Yesterday I posted on the irony that in the name of "change" and "dynamism," the Democrats are pushing for what basically is an inherently more conservative (little-c), less dynamic economic system that mirrors that of many continental European countries.
Daniel, an American reader who does quite a bit of work in Europe, wrote me:
1) The static nature of the Euro mentality assigns a high cost to ... people ... who try to break the mold. Cost of failure is relatively high. In Italy if your small business declares bankruptcy, you forfeit the right to vote.
2) In Germany, workers are sorted at an early age into "blue collar schools" and "professional schools". I know from my youth, if I had grown up in Germany instead of America, I probably would not be a consultant but more like a janitor (not that there is anything wrong with janitors...).
3) Social services in Europe are hit and miss. In Germany, many people carry private insurance despite the availability of public insurance because of the lack of quality.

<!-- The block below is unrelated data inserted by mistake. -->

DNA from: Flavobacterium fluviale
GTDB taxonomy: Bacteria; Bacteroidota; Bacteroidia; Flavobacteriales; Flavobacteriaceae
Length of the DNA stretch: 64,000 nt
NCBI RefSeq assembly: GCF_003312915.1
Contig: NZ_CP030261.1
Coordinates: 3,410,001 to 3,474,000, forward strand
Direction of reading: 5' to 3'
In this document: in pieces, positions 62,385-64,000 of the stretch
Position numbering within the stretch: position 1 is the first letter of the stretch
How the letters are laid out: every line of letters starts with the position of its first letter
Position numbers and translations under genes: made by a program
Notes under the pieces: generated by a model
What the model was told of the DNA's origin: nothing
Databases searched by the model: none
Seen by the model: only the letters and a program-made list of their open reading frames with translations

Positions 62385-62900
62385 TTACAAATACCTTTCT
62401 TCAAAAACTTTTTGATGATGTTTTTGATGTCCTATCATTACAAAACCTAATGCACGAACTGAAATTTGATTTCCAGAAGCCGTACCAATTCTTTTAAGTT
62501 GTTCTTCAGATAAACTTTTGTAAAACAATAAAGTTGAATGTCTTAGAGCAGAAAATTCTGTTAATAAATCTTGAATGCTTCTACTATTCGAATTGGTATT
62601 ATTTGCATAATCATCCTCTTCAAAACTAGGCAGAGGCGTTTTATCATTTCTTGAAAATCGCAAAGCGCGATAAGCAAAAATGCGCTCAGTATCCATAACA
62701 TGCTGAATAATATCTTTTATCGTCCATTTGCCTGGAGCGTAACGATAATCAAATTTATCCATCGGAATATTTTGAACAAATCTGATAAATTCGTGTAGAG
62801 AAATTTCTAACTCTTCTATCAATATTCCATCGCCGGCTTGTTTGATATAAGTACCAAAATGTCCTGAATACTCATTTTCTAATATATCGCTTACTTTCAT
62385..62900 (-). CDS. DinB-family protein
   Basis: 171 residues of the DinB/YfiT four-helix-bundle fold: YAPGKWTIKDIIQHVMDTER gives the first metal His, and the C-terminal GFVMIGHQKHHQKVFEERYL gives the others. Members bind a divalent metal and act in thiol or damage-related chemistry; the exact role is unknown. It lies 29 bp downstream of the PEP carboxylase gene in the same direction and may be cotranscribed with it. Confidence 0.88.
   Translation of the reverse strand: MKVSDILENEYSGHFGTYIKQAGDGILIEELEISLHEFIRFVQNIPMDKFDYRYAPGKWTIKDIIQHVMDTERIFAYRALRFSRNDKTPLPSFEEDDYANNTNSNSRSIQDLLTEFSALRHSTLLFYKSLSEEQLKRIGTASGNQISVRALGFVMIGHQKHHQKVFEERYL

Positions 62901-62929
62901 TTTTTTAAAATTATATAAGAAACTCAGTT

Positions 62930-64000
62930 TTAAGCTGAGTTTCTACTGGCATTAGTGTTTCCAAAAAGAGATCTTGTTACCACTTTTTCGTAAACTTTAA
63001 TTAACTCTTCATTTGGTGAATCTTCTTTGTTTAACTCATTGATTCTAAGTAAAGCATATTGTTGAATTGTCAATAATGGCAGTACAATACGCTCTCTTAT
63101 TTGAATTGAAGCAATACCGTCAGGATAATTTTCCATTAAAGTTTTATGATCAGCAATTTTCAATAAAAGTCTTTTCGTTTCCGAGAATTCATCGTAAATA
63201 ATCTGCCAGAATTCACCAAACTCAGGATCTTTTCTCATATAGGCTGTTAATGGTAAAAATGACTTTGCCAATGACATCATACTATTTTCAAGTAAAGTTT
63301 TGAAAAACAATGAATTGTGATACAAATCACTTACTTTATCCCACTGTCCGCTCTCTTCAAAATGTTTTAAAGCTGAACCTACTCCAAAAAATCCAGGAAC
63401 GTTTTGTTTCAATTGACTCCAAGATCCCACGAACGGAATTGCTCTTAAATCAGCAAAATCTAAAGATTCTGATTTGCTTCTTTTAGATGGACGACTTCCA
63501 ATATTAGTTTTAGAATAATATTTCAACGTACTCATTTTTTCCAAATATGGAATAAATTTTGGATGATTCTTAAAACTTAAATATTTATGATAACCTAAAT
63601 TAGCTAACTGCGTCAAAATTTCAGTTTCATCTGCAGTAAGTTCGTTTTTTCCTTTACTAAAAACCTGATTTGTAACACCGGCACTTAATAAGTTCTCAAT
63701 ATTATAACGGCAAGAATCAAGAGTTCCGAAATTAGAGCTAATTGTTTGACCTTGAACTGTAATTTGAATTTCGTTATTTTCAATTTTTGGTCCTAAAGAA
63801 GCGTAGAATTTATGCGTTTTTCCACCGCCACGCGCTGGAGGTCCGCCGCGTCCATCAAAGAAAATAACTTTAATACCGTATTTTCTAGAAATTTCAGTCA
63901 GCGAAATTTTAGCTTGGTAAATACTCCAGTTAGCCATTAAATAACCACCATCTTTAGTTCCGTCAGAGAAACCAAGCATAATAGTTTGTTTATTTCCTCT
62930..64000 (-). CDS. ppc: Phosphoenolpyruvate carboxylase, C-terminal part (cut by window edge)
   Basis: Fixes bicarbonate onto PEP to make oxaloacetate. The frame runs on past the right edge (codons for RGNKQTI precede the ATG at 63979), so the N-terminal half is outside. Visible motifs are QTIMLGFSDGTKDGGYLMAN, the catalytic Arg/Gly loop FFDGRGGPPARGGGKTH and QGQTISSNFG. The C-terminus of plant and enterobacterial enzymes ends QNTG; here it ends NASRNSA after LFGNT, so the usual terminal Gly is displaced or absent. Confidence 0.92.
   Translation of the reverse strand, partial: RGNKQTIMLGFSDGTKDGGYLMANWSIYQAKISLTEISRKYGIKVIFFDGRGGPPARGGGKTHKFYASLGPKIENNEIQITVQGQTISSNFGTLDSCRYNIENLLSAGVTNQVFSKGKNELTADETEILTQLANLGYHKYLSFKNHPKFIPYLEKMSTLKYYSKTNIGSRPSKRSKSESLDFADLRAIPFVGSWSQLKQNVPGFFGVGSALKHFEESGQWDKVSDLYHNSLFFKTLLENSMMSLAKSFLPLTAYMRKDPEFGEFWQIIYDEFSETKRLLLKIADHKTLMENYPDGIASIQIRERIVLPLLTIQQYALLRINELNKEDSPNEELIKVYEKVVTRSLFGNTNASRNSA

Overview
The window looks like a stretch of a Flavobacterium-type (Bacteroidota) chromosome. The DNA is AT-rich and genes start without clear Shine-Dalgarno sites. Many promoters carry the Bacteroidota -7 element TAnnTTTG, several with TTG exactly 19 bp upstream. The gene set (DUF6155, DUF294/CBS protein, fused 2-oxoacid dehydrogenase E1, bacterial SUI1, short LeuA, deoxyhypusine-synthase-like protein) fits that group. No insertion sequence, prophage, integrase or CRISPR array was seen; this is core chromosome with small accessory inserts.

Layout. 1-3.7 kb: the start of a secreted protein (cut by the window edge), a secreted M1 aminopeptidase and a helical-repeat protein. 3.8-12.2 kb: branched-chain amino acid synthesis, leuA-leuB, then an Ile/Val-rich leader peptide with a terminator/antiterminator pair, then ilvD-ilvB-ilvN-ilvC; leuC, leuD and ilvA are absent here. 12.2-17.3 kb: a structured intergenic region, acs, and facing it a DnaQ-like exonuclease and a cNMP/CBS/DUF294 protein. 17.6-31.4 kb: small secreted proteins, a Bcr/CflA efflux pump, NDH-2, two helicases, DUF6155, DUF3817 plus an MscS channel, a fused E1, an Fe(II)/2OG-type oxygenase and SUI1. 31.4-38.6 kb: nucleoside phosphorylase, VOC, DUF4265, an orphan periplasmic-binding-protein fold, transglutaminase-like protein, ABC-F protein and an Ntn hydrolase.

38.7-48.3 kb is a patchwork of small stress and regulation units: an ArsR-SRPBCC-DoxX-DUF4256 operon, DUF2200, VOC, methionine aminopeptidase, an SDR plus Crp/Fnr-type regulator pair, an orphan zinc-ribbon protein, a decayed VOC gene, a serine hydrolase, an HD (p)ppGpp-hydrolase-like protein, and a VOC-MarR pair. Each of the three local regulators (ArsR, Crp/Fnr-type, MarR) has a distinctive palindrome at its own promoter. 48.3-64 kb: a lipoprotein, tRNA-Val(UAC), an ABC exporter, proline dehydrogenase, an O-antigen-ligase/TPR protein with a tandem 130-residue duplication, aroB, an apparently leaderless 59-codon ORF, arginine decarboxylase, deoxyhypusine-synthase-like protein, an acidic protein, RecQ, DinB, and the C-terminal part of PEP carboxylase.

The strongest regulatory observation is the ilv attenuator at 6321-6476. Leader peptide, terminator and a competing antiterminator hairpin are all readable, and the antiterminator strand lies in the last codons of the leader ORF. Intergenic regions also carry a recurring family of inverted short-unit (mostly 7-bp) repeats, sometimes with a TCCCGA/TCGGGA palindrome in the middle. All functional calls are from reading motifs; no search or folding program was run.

4) (this may be a good thing) Italian school children go through a less harsh puberty than American kids. Society has drilled into them that it's not cool to be different, so there are less cliques. When I share my experiences in school with most Europeans they usually make some snide remark about how growing up in a battle zone (primary school) has caused the Iraq war.
5) Highly skilled workers are in many cases no better paid than unskilled staff. In the south of Italy a senior programmer may make 2K euros per month. A secretary might make 1.5K a month. If it weren't for most Europeans fear of moving to new cities, there would be no programmers to hire.
6) Speaking of being afraid to move, many Europeans find the thought of moving to a different city complete alien concept.
7) Life in Euro is a much more comfortable than in America *if* you are European. If you are an immigrant, forget it. After two years of pitching companies in the South of Italy, I have never seen a black person be more than a street side vendor of trinkets. In Italy, there is an unsaid rule that you must be an Italian to ever be a professional.
8) Don't get me started on France.
9) It is illegal for a business to stay open more than it's quota in most European countries. It is illegal to operate a barber shop on Mondays.